Smart free CV template with soft grey dividers - CV Template Master

Smart free CV template

A lovely two-page smart CV template using a two column clean layout with soft grey accents, dividers & Open Sans (free front). This template uses tables so it's super easy to customise - you can also reduce it down to one page if you prefer, or expand it further if needed. The tables are split (one per page) so you won't have any difficulty at all in organising your content. If you save in PDF format, make sure you select High Print quality.

CV template details:

  • CV ref: #154
  • File size: 25kb
  • File format: .docx (Microsoft Word)
  • File name: Smart-Free-CV-template.docx
  • Fonts: Open Sans (free)
  • Price: Free download
Smart free CV template Overall rating: ★★★★★ 4.7 based on 4 reviews
5 1

About this CV template:

Be sure to download and install Open Sans if you don't have it already, before you open up and edit this lovely free CV template. It's a free font, so you'll easily find it on the web. Once you've got your font sorted, have fun customising this fantastic template which has everything you need, regardless of the role you're going for. If you're not sure what to write in the various sections, check out our careers blog and guides for plenty of tips and advice.

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Latest reviews:

★★★★☆
4 5 1

★★★★★
5 5 1
Fantastic! Brilliant template, over the moon, especially with it being free!

★★★★★
5 5 1
very smart, great to use, thans

“The resume focuses on you and the past. The cover letter focuses on the employer and the future. Tell the hiring professional what you can do to benefit the organization in the future.”

― Joyce Lain Kennedy, Cover Letters for Dummies

Not everyone writes a cover letter to attach to their CV application, but does this mean they are missing out?

Will writing a covering letter add value to my CV or will it put off an employer?

The covering letter debate has raged on for many years, and in a lot of cases it could come down to opinion rather than fact – so how do you finally put the matter to bed and decide upon what you should do?

If you’re unsure as to whether you should write a cover letter for you CV, here are a few tips to let you decide on the best course of action:

What’s the purpose of a cover letter? 

A cover letter aims to directly address the hiring manager with a more personal correspondence. It will aim to explain how you came across the role, why you want the job, and why you are the right person for the employer. A cover letter should also go into more detail as to the skills, qualifications and experience you have that will be of benefit to them, pointing out how this is relevant to the role.

A cover letter can be a great way to give your application a more personal touch, and will allow you to expand upon the information on your CV. You shouldn’t however copy directly what you’ve stated in your CV, and instead you should look to either present new information or to expand upon your CV.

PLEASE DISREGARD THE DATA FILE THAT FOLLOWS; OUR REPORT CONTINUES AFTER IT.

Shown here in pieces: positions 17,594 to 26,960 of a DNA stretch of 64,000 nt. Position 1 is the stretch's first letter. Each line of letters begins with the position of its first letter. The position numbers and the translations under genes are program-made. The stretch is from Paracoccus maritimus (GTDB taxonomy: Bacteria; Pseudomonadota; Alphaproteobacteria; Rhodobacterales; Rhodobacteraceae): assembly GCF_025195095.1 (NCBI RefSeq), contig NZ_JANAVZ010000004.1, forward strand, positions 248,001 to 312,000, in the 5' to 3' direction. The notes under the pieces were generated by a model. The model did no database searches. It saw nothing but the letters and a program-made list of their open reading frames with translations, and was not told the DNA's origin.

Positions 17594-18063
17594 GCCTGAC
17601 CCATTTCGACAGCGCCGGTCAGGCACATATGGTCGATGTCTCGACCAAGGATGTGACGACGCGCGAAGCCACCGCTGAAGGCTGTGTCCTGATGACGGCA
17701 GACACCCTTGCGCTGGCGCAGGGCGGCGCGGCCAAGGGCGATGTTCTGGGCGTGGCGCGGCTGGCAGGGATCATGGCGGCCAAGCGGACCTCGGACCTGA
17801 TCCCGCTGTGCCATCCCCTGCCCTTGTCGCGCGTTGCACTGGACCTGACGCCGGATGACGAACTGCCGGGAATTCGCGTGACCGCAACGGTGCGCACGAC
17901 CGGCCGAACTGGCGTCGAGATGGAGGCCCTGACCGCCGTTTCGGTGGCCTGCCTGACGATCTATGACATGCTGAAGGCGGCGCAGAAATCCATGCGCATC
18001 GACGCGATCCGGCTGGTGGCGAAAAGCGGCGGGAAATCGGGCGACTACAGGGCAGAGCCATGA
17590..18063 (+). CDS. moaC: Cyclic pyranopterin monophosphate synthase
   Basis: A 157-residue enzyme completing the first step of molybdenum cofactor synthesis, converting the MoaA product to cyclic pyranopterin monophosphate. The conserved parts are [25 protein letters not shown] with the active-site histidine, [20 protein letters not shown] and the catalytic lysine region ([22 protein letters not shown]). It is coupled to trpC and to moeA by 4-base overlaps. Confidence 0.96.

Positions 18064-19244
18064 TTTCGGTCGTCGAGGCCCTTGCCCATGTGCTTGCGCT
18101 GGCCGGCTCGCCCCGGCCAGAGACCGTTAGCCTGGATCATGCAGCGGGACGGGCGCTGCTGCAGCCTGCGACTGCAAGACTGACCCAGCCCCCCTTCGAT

Will my employer expect to see a cover letter? 

Not all employers expect or require a cover letter, and if it’s something that they deem to be of importance they will typically state this on the job advert. There are some employers that don’t care whether or not you attach one and in some cases may not even read it if they are having to shortlist so many applicants, but this doesn’t mean to say you shouldn’t write one. Some employers will expect a cover letter to be attached even if they don’t have the time to read through them all!

If you are unsure as to whether or not you should write a cover letter (and if the job advert doesn’t give you any guidance), why not consider contacting the employer to find out? Speaking directly with the manager is not only a great way to find out how they feel about a cover letter, but it is also a great way to introduce yourself and leave a positive memorable impact on your chances of gaining an interview.

What kind of an impact can a cover letter have on my chances? 

It’s hard to say exactly how effective attaching a cover letter to your CV will be, but our opinion is that as long as you write one that’s professional and deals with all the points from the job ad, then it will likely boost your chances rather than hinder. Unless an employer specifically states on the job advert that they do not want to see one (which is very rare), then there is certainly no harm in attaching a cover letter.

What you will never know before sending your application is how effective your cover letter will be. Some employers will not read it, some will just glance through it, and some will read it intently and see it as a huge positive. In most cases, because cover letters are so tailored, you will find that a cover letter will boost your chances of an interview when comparing it to other applicants that have not written one and hypothetically speaking are on the same footing as you – same skills, same experience, etc.

What would be very surprising to see is your CV rejected based on the fact that you decided to attach a cover letter. Imagine if you were the manager looking to hire for a position within your team and you received lots of CVs – some with cover letters, and some without. Would you really frown upon the CVs that had the letter attached? What would an employer’s motive be for seeing a covering letter as a negative?

Ultimately, if you write a bad covering letter than you are obviously going to decrease your chances immediately of gaining an interview as the letter is the first thing the hiring manager will read. If you do choose to write one then you better make sure it’s perfect, otherwise it would have been better not writing one at all!

Check out our guide to writing a winning cover letter here.

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